“Lots of our members think it is very unfair when a school sixth form gets set up on their doorstep,” he told FE Week, “and where the business case isn’t clear or the consultation is not perhaps as thorough as it might be, the transparency of the decision making isn’t clear.”
The DfE has also agreed to pay a “substantial contribution to a figure in excess of £50,000” to the AoC towards legal costs incurred for the review, he added.
A DfE spokesperson would not comment on the costs and said further information about the review would be published in due course, while Mr Hughes told FE Week that he had written to Sir David to set out what AoC believes the review should look at.
It’s unclear exactly how many pupils attend Tabor’s sixth form, which opened in September, while neither it nor Loxford Trust responded to repeated requests asking for clarification on the sources’ claims, that fewer than 20 students attend.
A DfE spokesperson told FE Week that the decision to approve Tabor Academy’s sixth form “was taken following advice from the Education Funding Agency and the headteacher board, taking into account a consultation in which 81 per cent of respondents were in favour of the proposal.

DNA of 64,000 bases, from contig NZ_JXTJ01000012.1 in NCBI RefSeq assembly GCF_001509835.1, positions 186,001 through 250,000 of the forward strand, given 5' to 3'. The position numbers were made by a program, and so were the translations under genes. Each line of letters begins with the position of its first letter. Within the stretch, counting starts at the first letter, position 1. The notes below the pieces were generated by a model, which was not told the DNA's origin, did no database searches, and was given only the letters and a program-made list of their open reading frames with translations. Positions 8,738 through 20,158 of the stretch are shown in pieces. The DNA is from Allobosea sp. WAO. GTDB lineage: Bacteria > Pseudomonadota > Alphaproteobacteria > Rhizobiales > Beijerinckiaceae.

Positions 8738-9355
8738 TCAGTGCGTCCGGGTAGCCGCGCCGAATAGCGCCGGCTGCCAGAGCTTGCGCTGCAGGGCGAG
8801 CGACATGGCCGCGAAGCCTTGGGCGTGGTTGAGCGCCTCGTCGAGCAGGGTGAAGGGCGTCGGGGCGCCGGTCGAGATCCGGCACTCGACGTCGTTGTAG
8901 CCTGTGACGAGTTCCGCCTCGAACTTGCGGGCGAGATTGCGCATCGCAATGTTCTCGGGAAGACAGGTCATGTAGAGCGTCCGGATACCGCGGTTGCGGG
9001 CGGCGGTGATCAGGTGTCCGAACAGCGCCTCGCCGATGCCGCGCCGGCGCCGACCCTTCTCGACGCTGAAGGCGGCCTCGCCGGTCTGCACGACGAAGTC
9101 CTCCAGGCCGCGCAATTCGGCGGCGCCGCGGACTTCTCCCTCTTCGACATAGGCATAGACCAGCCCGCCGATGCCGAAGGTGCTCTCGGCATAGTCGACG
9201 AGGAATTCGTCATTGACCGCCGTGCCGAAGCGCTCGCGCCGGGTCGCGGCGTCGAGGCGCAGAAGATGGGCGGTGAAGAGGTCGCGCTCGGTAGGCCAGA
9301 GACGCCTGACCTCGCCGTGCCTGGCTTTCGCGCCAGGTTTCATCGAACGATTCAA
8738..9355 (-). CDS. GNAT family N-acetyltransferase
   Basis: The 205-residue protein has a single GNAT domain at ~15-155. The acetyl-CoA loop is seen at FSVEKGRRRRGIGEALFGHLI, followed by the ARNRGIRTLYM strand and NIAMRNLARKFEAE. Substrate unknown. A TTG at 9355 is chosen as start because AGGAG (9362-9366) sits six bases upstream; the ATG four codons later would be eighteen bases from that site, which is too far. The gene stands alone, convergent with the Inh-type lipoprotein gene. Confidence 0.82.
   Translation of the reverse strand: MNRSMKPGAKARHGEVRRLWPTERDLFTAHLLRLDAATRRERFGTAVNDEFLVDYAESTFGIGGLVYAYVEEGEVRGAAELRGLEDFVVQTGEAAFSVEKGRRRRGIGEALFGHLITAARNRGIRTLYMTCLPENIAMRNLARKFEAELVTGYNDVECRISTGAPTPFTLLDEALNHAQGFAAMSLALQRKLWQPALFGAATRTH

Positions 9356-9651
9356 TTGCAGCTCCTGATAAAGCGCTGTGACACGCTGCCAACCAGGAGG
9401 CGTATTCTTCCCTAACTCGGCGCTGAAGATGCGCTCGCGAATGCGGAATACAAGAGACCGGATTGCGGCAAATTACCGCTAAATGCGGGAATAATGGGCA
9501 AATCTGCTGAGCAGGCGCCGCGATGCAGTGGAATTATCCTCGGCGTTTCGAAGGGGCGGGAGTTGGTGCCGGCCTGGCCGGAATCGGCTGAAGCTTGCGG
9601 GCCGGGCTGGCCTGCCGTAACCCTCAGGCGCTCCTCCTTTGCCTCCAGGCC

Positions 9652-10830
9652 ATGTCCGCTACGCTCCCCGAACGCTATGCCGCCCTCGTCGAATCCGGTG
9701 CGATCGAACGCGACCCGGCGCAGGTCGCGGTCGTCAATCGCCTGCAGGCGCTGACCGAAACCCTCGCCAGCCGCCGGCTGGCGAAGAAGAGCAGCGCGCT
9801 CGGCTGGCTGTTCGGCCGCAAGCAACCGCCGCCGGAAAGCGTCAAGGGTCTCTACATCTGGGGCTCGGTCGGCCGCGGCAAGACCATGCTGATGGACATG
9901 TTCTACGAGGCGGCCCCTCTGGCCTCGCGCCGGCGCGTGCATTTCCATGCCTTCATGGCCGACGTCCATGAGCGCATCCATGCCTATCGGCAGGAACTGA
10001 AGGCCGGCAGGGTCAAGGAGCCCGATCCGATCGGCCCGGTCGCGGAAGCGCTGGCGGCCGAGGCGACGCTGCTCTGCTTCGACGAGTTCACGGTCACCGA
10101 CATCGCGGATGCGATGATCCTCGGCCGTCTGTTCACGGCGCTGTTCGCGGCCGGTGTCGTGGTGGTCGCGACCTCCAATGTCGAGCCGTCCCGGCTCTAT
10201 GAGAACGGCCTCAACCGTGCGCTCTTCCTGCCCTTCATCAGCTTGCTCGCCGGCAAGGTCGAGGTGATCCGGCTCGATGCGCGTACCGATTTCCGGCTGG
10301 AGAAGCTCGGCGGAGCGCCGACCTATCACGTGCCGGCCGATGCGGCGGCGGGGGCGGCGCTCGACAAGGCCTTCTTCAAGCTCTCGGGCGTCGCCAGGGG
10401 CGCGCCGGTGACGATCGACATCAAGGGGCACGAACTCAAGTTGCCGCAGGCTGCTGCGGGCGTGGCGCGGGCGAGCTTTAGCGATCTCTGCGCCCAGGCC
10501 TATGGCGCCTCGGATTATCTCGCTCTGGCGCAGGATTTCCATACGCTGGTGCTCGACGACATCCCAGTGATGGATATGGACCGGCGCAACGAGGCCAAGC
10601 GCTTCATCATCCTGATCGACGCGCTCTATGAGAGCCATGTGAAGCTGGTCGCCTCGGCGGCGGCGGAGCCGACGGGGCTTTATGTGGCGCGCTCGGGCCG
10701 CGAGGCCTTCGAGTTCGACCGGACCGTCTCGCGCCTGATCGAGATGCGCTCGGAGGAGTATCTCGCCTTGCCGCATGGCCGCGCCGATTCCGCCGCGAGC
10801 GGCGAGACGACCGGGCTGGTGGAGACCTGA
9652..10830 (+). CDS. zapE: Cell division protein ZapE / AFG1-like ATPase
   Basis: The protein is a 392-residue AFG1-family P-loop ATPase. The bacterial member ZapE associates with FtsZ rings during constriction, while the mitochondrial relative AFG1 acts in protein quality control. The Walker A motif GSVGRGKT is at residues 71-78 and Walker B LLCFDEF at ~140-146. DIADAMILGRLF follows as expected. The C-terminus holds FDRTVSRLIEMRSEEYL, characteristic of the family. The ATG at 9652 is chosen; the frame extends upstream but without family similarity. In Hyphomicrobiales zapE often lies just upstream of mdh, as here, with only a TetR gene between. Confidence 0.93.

“It is expected that the sixth form will have 200 pupils from 2017-18,” they added, a figure which seems hard to achieve if the 20-student rumours are true.
A spokesperson for Colchester Institute, which also has a campus in Braintree, told FE Week that it had responded to the consultation on Tabor’s new sixth form a few years ago, “expressing serious concerns about the need and viability of further post-16 provision in the area”.
“Colchester Institute’s concerns were noted but the decision was made,” the spokesperson said.
What the AoC chief executive David Hughes told FE Week
On the cost of the legal action: The DfE has agreed to pay a “substantial contribution to a figure in excess of £50,000.”
On fairness between way schools and colleges are treated: “We have just been through area reviews and colleges are having to put down three and five year financial plans that are properly rigorous and robust, why wouldn’t you expect that of a new school sixth form proposal?